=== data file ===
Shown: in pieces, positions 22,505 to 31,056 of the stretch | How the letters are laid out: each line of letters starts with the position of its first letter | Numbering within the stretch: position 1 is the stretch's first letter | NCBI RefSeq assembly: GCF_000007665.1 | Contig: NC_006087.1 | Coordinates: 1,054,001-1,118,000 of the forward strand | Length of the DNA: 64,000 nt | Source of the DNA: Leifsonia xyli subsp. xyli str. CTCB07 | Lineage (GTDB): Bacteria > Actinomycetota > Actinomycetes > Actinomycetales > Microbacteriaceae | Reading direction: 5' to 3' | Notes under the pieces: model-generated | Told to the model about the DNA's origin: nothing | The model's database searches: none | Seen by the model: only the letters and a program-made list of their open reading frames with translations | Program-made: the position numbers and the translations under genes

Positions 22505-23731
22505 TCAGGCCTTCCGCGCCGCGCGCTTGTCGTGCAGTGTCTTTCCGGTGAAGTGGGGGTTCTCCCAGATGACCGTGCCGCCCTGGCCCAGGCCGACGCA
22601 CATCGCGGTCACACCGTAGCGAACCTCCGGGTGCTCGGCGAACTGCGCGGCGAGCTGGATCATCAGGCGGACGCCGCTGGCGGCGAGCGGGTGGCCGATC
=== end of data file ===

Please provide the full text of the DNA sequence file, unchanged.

Shown: in pieces, positions 22,505 to 31,056 of the stretch | How the letters are laid out: each line of letters starts with the position of its first letter | Numbering within the stretch: position 1 is the stretch's first letter | NCBI RefSeq assembly: GCF_000007665.1 | Contig: NC_006087.1 | Coordinates: 1,054,001-1,118,000 of the forward strand | Length of the DNA: 64,000 nt | Source of the DNA: Leifsonia xyli subsp. xyli str. CTCB07 | Lineage (GTDB): Bacteria > Actinomycetota > Actinomycetes > Actinomycetales > Microbacteriaceae | Reading direction: 5' to 3' | Notes under the pieces: model-generated | Told to the model about the DNA's origin: nothing | The model's database searches: none | Seen by the model: only the letters and a program-made list of their open reading frames with translations | Program-made: the position numbers and the translations under genes

Positions 22505-23731
22505 TCAGGCCTTCCGCGCCGCGCGCTTGTCGTGCAGTGTCTTTCCGGTGAAGTGGGGGTTCTCCCAGATGACCGTGCCGCCCTGGCCCAGGCCGACGCA
22601 CATCGCGGTCACACCGTAGCGAACCTCCGGGTGCTCGGCGAACTGCGCGGCGAGCTGGATCATCAGGCGGACGCCGCTGGCGGCGAGCGGGTGGCCGATC